Powering your iPod or cell phone could soon become as easy as plugging it into your T-shirt or jeans, for scientists are developing a “power suit” which they claim could charge hand-held electronic equipment.

An international team, led by California University, has created energy-scavenging nanofibres that could be woven into clothing and textiles.

According to the scientists, these nanofibres can convert energy from mechanical stresses and into electricity, and could one day be used to create clothing that can power small electronics.

In fact the nano-sized generators have “piezoelectric” properties which allow them to convert into electricity the energy created through mechanical stress, stretches or twists.

“This technology could eventually lead to wearable ’smart clothes’ that can power hand-held electronics through ordinary body movements,” The Daily Telegraph quoted Liwei Lin, who led the team that developed the fibre nanogenerators, as saying.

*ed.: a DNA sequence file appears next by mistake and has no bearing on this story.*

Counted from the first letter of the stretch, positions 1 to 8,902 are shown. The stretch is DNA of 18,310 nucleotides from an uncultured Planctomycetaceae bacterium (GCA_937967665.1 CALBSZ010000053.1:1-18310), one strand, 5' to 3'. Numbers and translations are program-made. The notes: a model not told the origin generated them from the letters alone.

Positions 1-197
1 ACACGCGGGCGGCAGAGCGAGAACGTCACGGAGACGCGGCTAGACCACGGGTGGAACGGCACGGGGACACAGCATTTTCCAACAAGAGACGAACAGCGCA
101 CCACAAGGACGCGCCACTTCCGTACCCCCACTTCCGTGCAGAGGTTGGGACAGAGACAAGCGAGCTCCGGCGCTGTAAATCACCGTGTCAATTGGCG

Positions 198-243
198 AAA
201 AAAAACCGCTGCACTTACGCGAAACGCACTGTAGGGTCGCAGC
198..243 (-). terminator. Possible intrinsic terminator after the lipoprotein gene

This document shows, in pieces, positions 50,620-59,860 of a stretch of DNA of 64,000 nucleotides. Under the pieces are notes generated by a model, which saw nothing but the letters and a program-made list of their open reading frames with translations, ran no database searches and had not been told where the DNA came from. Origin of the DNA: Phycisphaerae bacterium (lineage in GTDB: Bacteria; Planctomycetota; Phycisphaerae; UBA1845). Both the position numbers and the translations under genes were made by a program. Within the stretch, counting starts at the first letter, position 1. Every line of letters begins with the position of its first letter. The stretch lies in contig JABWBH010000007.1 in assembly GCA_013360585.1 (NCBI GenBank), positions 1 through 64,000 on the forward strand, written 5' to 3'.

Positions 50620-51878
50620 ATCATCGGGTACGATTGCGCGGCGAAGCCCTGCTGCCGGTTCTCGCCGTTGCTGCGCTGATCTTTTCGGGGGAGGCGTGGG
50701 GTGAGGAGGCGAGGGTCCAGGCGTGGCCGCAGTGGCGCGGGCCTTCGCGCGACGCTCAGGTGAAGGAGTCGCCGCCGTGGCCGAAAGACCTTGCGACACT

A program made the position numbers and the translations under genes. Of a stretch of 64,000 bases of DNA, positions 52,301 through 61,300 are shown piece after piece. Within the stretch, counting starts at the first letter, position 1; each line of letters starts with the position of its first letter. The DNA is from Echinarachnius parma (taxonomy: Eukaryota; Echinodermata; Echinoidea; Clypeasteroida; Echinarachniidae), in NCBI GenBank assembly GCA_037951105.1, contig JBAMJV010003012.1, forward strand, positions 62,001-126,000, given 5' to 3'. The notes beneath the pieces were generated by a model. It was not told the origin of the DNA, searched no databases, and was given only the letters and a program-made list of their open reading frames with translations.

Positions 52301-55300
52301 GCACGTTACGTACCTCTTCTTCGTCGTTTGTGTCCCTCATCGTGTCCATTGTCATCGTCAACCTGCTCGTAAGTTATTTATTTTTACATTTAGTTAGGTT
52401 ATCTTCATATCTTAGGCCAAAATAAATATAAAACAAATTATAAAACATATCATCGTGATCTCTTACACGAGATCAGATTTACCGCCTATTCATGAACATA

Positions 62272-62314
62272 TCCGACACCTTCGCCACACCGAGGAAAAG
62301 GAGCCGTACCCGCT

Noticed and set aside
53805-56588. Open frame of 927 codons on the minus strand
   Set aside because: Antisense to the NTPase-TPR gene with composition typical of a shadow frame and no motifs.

Because the nanofibres are made from organic polyvinylidene fluoride they are flexible and relatively easy and cheap to manufacture, say the scientists.

Although they are still working out the exact calculations, the team claims that more vigorous movements, such as the kind one would create while dancing should theoretically generate more power.

“And because the nanofibres are so small, we could weave them right into clothes with no perceptible change in comfort for the user,” Mr. Lin said.